MARK KARLIN, EDITOR OF BUZZFLASH AT TRUTHOUT
"Lanny Breuer, Justice Department criminal division chief, is stepping down," a Wednesday Washington Post headline announced.
We'd like to think that it was a Tuesday BuzzFlash at Truthout commentary that did the trick: "The New Untouchables Are Wall Street Executives, Despite Evidence Many Likely Criminally Violated Sarbanes-Oxley Act." In that piece, BuzzFlash observed that Breuer is ultimately responsible for not prosecuting any key Wall Street executives, many of which â€“ on the evidence available â€“ oversaw a tsunami of criminal violations of the 2002 Sarbanes-Oxley Act.
Many Americans are not aware of Sarbanes-Oxley, which has many legal requirements in it. A key regulation it places on corporations, under penalty of law, is full disclosure of financial transactions and any discovered fraudulent activity. The latter breaking of the law was key to how the subprime mortgage breakdown was the gateway to the collapse of the economy in 2008.
Yet, Breuer, who was â€“ and likely will be again â€“ an insider DC megabucks lawyer representing banks too big to fail and global corporations, settled on fines (or let the Securities and Exchange Commission do a slap on the wrist to corporate and financial masters of the universe). As the Washington Post confirms, "Prior to his appointment at the Justice Department, Breuer worked at the Washington office of the Covington & Burling law firm, alongside [Eric] Holder."
In short, Breuer and Holder are responsible to the American people for prosecuting the same masters of the universe clientele who they represented for lavish salaries at Covington & Burling. We can't read the minds of Breuer and Holder, but given DC precedent, it is quite likely that they will return to mega-bucks salary partnerships at a DC law firm again representing the kind of people who they are supposed to be prosecuting. If they criminally indict Wall Street executives, their financial value as attorneys decreases. That's the bottom line.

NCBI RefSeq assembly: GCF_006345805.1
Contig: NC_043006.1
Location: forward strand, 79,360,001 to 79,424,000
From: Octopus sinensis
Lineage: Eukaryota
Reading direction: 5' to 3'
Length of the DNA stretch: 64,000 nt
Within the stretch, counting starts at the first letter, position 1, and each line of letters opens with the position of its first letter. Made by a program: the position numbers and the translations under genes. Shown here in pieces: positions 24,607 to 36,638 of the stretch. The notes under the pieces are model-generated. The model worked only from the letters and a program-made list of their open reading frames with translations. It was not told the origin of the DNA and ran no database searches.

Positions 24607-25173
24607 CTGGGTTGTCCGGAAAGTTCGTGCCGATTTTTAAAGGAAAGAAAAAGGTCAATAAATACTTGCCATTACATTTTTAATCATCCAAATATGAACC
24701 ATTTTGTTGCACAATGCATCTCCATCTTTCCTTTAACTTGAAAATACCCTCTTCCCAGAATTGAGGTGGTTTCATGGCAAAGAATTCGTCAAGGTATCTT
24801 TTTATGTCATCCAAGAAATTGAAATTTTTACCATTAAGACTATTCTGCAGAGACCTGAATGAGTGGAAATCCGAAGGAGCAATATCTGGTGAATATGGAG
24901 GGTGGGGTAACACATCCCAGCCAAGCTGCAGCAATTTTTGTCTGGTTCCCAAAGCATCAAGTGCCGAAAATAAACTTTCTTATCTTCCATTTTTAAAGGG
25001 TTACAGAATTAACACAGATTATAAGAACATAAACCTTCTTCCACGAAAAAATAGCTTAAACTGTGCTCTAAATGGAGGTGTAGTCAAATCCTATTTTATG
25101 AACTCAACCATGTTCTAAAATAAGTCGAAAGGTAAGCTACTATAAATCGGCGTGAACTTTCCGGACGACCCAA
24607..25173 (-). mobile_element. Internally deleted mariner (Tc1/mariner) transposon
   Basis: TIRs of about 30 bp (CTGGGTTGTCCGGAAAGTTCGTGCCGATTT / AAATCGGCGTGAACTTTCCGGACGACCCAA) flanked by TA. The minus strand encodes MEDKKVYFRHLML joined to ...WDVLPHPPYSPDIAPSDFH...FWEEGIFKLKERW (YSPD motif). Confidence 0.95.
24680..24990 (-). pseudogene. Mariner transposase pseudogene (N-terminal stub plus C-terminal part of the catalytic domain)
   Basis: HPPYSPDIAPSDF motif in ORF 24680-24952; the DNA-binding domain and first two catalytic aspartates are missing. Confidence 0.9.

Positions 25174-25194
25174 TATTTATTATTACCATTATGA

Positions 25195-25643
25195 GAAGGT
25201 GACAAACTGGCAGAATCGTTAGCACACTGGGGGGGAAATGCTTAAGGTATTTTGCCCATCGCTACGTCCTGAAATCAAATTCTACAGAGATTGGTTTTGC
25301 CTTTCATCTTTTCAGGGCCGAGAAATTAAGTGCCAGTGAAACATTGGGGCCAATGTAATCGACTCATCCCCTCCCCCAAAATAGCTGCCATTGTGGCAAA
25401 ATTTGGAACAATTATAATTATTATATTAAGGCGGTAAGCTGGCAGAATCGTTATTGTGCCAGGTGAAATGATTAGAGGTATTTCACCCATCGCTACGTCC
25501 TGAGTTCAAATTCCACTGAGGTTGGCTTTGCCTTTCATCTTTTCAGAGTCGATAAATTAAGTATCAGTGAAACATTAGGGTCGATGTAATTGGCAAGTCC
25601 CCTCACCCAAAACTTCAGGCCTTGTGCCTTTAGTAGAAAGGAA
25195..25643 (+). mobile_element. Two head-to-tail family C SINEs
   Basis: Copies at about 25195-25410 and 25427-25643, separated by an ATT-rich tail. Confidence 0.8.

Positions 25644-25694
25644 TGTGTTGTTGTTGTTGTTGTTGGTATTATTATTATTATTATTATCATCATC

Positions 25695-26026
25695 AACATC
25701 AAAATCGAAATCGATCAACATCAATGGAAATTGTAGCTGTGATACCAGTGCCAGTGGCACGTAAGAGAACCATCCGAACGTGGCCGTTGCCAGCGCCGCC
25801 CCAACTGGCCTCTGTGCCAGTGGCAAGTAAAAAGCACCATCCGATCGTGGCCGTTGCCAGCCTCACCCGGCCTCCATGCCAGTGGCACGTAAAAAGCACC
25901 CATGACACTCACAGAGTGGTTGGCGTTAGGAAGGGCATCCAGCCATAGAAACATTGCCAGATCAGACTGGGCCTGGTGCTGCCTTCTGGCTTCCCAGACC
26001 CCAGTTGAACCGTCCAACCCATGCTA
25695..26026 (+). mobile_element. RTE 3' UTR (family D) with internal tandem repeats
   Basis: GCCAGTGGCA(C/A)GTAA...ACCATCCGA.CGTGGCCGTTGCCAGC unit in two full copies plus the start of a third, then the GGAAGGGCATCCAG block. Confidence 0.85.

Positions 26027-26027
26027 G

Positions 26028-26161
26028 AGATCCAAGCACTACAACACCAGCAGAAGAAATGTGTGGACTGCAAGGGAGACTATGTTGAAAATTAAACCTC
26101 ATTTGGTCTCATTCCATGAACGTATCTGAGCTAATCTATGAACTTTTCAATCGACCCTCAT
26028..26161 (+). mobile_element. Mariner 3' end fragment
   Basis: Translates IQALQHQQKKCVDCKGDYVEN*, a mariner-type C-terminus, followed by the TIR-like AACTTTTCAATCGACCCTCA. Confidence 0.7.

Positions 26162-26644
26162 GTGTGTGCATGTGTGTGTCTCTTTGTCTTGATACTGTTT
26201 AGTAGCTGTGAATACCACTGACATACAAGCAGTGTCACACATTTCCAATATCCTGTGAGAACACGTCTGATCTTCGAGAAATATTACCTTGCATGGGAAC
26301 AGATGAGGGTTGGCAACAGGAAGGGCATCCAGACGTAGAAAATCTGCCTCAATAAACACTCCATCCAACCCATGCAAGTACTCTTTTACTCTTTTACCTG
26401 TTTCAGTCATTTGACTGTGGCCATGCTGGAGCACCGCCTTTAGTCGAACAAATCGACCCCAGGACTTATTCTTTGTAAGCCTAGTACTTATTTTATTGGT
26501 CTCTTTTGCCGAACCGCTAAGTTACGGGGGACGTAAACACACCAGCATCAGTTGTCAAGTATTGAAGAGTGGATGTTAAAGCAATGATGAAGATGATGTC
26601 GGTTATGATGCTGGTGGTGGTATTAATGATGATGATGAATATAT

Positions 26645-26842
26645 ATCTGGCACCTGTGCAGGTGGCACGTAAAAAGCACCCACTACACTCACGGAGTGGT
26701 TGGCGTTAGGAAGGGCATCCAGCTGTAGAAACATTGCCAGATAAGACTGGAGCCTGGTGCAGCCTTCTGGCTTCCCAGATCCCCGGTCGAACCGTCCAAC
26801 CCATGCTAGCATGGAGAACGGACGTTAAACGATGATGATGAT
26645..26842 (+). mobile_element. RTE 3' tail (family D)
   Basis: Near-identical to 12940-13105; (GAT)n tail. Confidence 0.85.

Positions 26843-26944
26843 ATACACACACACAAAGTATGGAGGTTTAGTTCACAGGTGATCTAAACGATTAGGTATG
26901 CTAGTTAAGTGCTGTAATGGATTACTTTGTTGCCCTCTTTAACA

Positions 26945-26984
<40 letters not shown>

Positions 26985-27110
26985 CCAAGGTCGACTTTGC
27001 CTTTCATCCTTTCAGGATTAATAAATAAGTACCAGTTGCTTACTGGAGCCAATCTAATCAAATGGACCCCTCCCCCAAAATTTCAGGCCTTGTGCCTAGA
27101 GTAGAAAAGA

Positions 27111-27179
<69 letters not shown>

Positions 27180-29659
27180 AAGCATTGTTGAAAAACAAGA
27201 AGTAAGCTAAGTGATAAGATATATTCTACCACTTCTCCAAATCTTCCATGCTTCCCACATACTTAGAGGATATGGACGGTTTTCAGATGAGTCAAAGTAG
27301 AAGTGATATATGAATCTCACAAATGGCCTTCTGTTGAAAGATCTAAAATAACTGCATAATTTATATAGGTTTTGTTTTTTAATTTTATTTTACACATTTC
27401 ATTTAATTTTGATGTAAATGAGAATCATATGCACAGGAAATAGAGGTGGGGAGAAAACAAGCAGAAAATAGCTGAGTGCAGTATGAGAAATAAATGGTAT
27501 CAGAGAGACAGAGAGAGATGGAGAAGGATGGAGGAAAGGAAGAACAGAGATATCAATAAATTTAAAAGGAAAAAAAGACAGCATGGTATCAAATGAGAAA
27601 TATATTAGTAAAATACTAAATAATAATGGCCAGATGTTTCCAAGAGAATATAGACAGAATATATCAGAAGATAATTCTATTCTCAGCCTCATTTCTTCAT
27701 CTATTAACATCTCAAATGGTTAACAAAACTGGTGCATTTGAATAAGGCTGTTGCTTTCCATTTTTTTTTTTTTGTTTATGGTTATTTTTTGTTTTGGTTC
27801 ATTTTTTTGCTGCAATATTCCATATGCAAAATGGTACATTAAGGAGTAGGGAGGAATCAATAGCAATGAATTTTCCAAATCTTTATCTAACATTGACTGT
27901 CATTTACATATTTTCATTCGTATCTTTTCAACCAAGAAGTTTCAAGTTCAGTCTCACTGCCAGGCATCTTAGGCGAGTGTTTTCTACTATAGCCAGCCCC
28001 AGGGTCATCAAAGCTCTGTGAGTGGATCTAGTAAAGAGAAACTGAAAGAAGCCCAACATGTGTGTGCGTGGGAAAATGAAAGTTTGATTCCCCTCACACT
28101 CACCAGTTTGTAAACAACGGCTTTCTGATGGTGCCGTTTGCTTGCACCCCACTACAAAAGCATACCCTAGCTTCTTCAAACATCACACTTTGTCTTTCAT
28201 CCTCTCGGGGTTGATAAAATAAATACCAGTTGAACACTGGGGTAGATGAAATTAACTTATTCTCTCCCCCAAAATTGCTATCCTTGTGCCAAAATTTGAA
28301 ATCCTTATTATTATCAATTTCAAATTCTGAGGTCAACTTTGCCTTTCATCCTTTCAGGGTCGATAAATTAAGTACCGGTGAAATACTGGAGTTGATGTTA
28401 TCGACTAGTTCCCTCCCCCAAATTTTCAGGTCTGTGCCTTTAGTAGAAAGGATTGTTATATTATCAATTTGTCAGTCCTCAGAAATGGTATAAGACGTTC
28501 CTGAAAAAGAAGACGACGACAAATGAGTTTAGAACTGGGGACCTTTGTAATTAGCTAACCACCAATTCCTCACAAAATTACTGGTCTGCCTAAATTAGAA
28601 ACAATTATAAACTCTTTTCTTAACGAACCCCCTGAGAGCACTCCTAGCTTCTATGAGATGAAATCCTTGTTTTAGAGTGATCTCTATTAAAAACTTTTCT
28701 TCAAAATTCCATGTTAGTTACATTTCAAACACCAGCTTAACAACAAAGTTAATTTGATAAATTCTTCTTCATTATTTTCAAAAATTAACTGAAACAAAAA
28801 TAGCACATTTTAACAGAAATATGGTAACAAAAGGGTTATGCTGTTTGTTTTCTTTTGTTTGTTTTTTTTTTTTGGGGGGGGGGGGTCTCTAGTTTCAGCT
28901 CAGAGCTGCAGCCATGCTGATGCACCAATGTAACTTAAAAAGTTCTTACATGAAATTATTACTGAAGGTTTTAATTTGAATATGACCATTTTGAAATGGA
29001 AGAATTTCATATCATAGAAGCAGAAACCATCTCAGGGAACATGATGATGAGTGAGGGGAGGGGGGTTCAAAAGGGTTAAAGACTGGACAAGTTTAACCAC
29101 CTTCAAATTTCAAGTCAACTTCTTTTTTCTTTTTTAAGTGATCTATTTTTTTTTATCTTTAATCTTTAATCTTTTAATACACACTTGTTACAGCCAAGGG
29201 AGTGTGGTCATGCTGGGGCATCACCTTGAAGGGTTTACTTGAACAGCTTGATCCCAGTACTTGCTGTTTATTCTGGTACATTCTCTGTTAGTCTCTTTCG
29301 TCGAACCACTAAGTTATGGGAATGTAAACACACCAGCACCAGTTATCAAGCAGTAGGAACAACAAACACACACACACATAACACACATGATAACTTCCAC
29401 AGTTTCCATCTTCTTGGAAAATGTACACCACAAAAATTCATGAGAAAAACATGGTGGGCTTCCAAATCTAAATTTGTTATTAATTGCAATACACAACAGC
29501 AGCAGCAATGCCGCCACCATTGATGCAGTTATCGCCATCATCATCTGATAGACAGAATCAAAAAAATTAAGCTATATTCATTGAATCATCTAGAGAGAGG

Besides, these guys are of the same elite managerial class that the Wall Street "made men" are.
So Breuer did not prosecute one Wall Street executive during his term as head of the criminal division, not one. Instead the likes of the Washington Post praise him for occasionally imposing fines that were merely the cost of doing business (think of drug cartels paying off Mexican and US government officials 5 or 10% for letting shipments go through, while pocketing 90 or 95% in profits â€“ basically analogous to a DOJ or SEC fine, even if seemingly large.) What this means is that Wall Street financial firms and corporations just factor the fines into a smaller profit, but a large profit they still make on illegal activity â€“ and a handsome one to boot.
As BuzzFlash wrote in its Tuesday commentary:
Lanny Breuer, the head of the criminal division at the Justice Department was interviewed at the time  by ["60 Minutes'" Steve] Kroft. Breuer claimed on air that the Los Angeles US Attorney had dived into potential prosecution of Countrywide [Financial], but Breuer admitted that the investigation was dropped. When asked by Kroft if Breuer was aware that the chief Countrywide executive in charge of ferreting out fraud was fired for exposing it â€“ as it continued unabated â€“ Breuer pleaded ignorance about the details of the case.
He also made an astounding assertion for the head of the criminal division of the DOJ. Breuer, who had claimed the LA feds had done an exhaustive job of looking into Countrywide, said that it was the duty of the compliance exec at Countrywide to come forward. He was at a loss to explain why she wouldn't have been interviewed as part of a thorough inquiry.
It should be noted that Breuer is responsible for the approval of the brutally excessive prosecution of Aaron Swartz by US Attorney Carmen Oritz. Although we can't say with certainty that Breuer is the kind of DC insider who values career advancement over the impartial and fair administration of justice, it certainly has that appearance.
As BuzzFlash has noted many times, the DOJ has a double standard for the rule of law: one of exoneration and impunity for the elite financial and political managerial class â€“ and another for those US citizens who challenge the status quo.
As far as the head of Countrywide, "60 Minutes" revealed the same troubling lack of DOJ prosecution under Breuer -- and the same profiting from crime by a financial CEO:
In fact, according to a civil suit filed by the Securities and Exchange Commission, Countrywide's chief executive officer, Angelo Mozilo, knew as early as 2006 that a significant percentage of its subprime borrowers were engaged in mortgage fraud and that it hid this and other negative information about the quality of its loans from investors.